Monday, September 19, 2016

Is Your Entrepreneurial Clock Ticking? And Other Ways the Entrepreneur’s Mind Works…

I started my first business six years ago, after a decade of hobby experimentation and continually increasing requests from the local community. It’s a unique horse treat company, and we continue to sell about 400 dozen per month, with demand currently higher than supply.

I followed that with my next business, the tack shop – St. Croix Saddlery – and started offering new ancillary services, like horse blanket repair, consignment and custom saddle fitting, and now it seems I’m just hooked on this process of generating ideas and putting them into action.  

Lately I’ve felt an apparent “itch” to start something new. Like many entrepreneurial types, I already have more balls in the air than any sane person should, and yet I’ve got ideas popping into my head daily – everything from a new line of equestrian apparel to a school education program to an equine loss support group. And I think, what in the world is wrong with me??? If you’ve ever found yourself in this same state of mind, it turns out you might just be an entrepreneur.

Saras D. Sarasvathy of the Darden School of Business is one of the most celebrated scholars in the field of entrepreneurial cognitive behavior, and particularly with respect to the “cognitive basis for high-performance entrepreneurship” (as noted in her Darden bio). Her research revealed that entrepreneurs take a non-traditional approach to business development, which she labeled “effectual reasoning.”

In the more typical managerial “causal reasoning,” one identifies a goal (perhaps based on market research) and then works out a plan to achieve it. In contrast, people who employ effectual reasoning essentially envision a possible future that can be crafted by human action.  They then work with the people who are involved in such actions, create smaller contingent goals over time, and bring that future (or a new market) into existence. I think this might have been best paraphrased by Quora blogger, Peter Baskerville, who turned the old maxim “Ready, Aim, Fire!” into “Ready, Fire, Aim!” when it comes to entrepreneurs.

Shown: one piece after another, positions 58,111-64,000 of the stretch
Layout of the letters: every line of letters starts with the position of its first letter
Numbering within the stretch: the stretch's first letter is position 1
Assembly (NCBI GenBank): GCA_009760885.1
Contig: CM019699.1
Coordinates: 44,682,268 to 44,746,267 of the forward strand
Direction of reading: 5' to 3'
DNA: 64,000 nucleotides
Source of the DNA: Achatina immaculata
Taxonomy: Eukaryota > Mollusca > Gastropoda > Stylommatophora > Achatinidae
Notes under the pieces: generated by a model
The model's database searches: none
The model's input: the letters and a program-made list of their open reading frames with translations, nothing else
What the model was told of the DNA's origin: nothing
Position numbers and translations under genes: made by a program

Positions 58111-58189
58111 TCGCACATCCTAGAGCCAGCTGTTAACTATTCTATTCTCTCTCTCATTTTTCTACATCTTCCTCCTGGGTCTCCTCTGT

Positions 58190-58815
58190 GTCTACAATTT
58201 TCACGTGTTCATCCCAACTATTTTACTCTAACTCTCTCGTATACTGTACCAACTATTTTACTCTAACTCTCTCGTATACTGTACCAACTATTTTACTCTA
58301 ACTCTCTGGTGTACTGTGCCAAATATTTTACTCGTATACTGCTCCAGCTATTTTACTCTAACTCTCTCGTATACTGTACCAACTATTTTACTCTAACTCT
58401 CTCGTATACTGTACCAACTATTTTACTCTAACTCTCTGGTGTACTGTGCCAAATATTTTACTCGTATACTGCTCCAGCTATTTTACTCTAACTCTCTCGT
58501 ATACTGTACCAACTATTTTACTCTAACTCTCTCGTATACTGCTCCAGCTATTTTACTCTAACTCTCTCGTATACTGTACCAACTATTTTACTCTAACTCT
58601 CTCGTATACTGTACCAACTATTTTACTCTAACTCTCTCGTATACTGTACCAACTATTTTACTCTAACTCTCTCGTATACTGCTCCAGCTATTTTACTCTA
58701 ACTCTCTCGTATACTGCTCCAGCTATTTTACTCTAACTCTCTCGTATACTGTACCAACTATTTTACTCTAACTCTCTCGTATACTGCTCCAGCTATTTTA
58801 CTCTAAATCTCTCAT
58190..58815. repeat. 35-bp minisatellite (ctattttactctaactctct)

Many others have posited theories regarding differences in the entrepreneurial brain and outlook as well. These commonly involve themes of fearless risk-taking, effective ambiguous thinking, a view of obstacles as opportunities, and a recognition that entrepreneurship is a lifestyle rather than a 9:00 to 5:00 job. Others include a view that perfection can actually stall progress, a tendency to see and apply patterns in the world around them, and a general inability to turn their churning, curious, opportunistic minds “off.”

Based on my own recent urges and my experience advising other entrepreneurs in business, I would like to suggest that the continuous stream of thinking and idea-generation may ebb and flow slightly in direct correlation with the entrepreneur’s current involvement in a new business opportunity. That is, when one little business begins to live on its own, the entrepreneurial clock starts ticking again.  

Uh oh. Now I’ve reached the point in this article where I’d like to sum up and offer some brilliant words of advice. Usually I start a post with a great idea, and the rest comes as I write, finally ending the train of thought in a conclusive (maybe lucky) sort of way. Not this time. It’s true – this “ready, fire, aim” approach may not always work.  Darn.  It’s a good thing entrepreneurs are resilient and ever-optimistic! And hey, I did just get a great idea for my next post…. I just hope my readers (and my editors) have a good sense of humor in the meantime.



  2. Ha - I hope a lot of readers recognized themselves somewhere in here! Thank you for your comment!